Indian act and canadian treaties

Opinion Dismantling the Indian Act and modernizing treaties is possible—and necessary Opinion: As the Indian Act comes under scrutiny, treaties could serve as a reminder of what we could achieve—or a mark of our collective failure by Ross Holden Oct 25, Treaty 9 Indigenous men at Fort Hope in Ontario,

Indian act and canadian treaties

Last Indian act and canadian treaties September 11, Indigenous treaties in Canada are constitutionally recognized agreements between the Crown and Indigenous peoples. Most of these agreements describe exchanges where Indigenous nations agree to share some of their interests in their ancestral lands in return for various payments and promises.

On a deeper level, treaties are sometimes understood, particularly by Indigenous people, as sacred covenants between nations that establish a relationship between those for whom Canada is an ancient homeland and those whose family roots lie in other countries.

Indian act and canadian treaties

Treaties therefore form the constitutional and moral basis of alliance between Indigenous peoples and Canada. Indigenous treaties across Canada.

Indian Act - Wikipedia

Indian act and canadian treaties, the true force of treaties is rooted in what was actually said, often in Indigenous languagesat the time of the negotiations. In addition, treaty deliberations were frequently accompanied by ceremonial conventions such as the smoking of sacred pipes calumet or an exchange of symbolically significant presents e.

Accordingly, many Indigenous peoples look to their elders who are schooled in oral histories as the highest authorities on the spirit and intent of the treaties.

For the Crownthe principles for treaty making with Indigenous peoples were articulated by King George III in the Royal Proclamation ofwhich established the constitutional foundations of Canada after the government of France withdrew its claims to North America. Court rulings since then have continued to shape treaty relations between the federal government and Indigenous peoples.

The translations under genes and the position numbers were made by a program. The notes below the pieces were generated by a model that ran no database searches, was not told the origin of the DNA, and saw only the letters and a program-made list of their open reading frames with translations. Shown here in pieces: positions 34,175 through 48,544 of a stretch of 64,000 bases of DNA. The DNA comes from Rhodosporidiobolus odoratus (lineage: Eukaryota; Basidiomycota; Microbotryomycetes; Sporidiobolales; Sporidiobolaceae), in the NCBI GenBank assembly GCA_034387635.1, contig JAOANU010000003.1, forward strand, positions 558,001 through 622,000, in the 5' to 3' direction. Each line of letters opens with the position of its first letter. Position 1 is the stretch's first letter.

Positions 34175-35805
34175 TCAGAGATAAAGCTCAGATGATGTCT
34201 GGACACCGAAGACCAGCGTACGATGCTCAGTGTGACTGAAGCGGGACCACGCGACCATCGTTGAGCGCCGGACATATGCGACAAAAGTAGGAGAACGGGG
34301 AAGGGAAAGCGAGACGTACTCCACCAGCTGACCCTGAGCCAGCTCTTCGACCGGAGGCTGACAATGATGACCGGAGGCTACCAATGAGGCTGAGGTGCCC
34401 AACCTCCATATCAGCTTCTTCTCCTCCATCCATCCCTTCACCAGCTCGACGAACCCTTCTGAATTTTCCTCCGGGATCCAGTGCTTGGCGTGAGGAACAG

Historically, non-Indigenous treaty negotiators believed treaties were inexpensive and convenient ways to strip Aboriginal title i. In other words, treaties can be seen as real estate deals by which the Crown purchased Indigenous lands and provided them with reserves and one-time or continual payments in return see Treaty Day.

On the other is the Indigenous view of treaties as instruments of relationships between autonomous peoples who agree to share the lands and resources of Canada. Seen from the Indigenous perspective, treaties do not surrender rights; rather, they confirm Indigenous rights.

Treaties recognize that Indigenous peoples have the capacity to self-govern. Bridging the gap between these two views of treaties poses a huge challenge to people and lawmakers in Canada. The complex history of treaty making in Canada can be explored by examining four significant eras: Treaties with the French and British, to Treaties in Canada date back to the time when Europeans first arrived to North America.

Europeans sought to make alliances with Indigenous peoples as a way of maintaining the peace, providing access to natural resources and gaining alliances in trade and colonial wars. This first era of treaty making starts roughly from the time of the Covenant Chain in the 16th century and extends until the Royal Proclamation in The Covenant Chain The conventions and protocols of treaty making in Canada can be traced to their origins in the Covenant Chain.

This refers to an elaborate diplomatic relationship started between the Dutch and Indigenous peoples in the earlier part of the 17th century. At the council grounds near Albany, officials from the colony of New York regularly negotiated with representatives of the Haudenosaunee Iroquoisotherwise known as the Longhouse League or the Five Nations, and later, Six Nations Confederacy.

By developing treaty relationships to maintain peace and for mutual economic and defence benefits, Crown officials set their eyes on more and more Indigenous land. Treaties and Wampum Wampum was used by Indigenous people as currency and to record treaties and settle disputes Nicholas Isawanhanhi, Huron chief, shown wearing the regimental coat commonly awarded to Indigenous trading captains during the fur trade.